There are many anecdotes surrounding supposed ‘weird’ British driving laws – London cabs, for example, are allegedly required by law to carry a bale of hay at all times, and it is widely thought that men are able to urinate on the rear offside wheel of their cars, providing their right hands are on the vehicle.
But how many of these popular anecdotes are true laws and how many are simply myth?
1) London hackney carriages (black cabs) must carry a bale of hay and a sack of oats
The Law Commission has stated that this is not true. The myth probably stemmed from The London Hackney Carriage Act 1831, which made it an offence for drivers of hackney carriages to feed their horses in the street, unless it was from a bag of his own corn, or hay from his own hands. Hackney carriage drivers were not required to carry oats, corn or hay in their cabs and, indeed, the relevant part of the law was abolished in 1976.
2) It is legal for a man to urinate in public, as long it is against the rear offside wheel of his motor vehicle and his right hand is on the vehicle.
Although this is widely reported as fact, this is actually not true. There is no general law forbidding urination in public, although it is often an offence under local bylaws. The same is true of the oft-cited ‘law’ that pregnant women are allowed to urinate in a policeman’s helmet. There is no law allowing or forbidding such a practice, but local authorities are expected to exercise discretion in these cases. So, while there is no law forbidding a pregnant woman from urinating into a policeman’s helmet, a policeman is unlikely to offer her such an opportunity.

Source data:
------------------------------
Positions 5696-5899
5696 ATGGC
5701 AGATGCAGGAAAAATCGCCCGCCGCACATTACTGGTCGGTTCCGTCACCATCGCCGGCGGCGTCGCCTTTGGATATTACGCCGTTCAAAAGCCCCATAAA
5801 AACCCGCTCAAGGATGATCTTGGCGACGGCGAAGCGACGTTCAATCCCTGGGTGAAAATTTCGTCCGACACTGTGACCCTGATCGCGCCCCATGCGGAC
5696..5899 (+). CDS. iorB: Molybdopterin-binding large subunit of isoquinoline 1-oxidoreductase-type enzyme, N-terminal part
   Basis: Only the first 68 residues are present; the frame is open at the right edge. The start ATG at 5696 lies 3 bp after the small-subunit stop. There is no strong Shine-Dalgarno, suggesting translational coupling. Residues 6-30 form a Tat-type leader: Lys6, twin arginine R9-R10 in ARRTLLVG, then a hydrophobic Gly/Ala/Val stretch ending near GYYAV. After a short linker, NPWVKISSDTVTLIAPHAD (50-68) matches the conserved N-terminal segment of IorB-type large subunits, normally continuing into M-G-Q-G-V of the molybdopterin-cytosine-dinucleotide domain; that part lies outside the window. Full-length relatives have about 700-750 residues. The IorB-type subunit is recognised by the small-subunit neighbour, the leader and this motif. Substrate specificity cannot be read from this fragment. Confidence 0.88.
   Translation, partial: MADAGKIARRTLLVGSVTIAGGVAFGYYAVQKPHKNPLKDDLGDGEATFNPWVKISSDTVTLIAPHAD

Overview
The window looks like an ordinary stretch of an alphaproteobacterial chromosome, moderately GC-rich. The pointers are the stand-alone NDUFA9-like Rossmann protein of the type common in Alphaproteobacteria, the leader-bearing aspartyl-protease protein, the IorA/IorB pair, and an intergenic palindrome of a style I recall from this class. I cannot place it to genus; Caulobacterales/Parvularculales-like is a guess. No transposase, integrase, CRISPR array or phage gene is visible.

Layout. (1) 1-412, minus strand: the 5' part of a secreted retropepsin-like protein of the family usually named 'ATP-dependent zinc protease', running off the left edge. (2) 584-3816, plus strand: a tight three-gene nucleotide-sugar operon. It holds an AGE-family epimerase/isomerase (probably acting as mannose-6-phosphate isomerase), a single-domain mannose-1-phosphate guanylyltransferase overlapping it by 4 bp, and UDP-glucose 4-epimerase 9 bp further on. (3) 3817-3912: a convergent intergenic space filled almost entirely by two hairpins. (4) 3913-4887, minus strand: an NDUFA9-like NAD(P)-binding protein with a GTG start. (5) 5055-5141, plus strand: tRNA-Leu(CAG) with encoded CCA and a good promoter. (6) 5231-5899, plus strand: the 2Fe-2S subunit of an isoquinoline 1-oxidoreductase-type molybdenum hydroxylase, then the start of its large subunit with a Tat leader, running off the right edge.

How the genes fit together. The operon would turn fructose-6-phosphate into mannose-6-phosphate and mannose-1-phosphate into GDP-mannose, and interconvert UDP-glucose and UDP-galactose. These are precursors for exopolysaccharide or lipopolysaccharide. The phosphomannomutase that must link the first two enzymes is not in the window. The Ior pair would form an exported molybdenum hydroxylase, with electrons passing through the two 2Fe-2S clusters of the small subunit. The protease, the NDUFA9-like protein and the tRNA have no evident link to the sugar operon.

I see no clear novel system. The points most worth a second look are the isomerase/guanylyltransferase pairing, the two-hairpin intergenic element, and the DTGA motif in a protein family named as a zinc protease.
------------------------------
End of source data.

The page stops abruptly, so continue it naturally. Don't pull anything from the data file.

3) It is illegal to be drunk in charge of a horse.
This is in fact true and codified in law. Under The Licensing Act 1872, it is illegal to be drunk while in charge of a horse, carriage, cow or steam engine. It is also an offence to be drunk while in possession of a loaded firearm.
4) It is illegal to flag a taxi if you have the plague
This one can be described as half true. Under The Public Health (Control of Diseases) Act 1984, anyone known to be suffering from a disease, including plague, may not enter a taxi without first notifying the driver of their ailment. The taxi driver can then decide whether or not they would like to carry the passenger. A bus driver, who of course carries more than one passenger, must refuse the infected person. Therefore, while there is no specific law prohibiting people infected with plague from flagging a taxi, such rules are in place for persons with infectious diseases in general.
5) It is illegal to drive cows down the roadway without the permission of the Commissioner of Police.
Although it may seem very outdated, this is in fact a true law. As part of The Metropolitan Streets Act 1867, it is an offence to drive cattle through the streets between 7pm and 10am without express permission from the Commissioner of Police.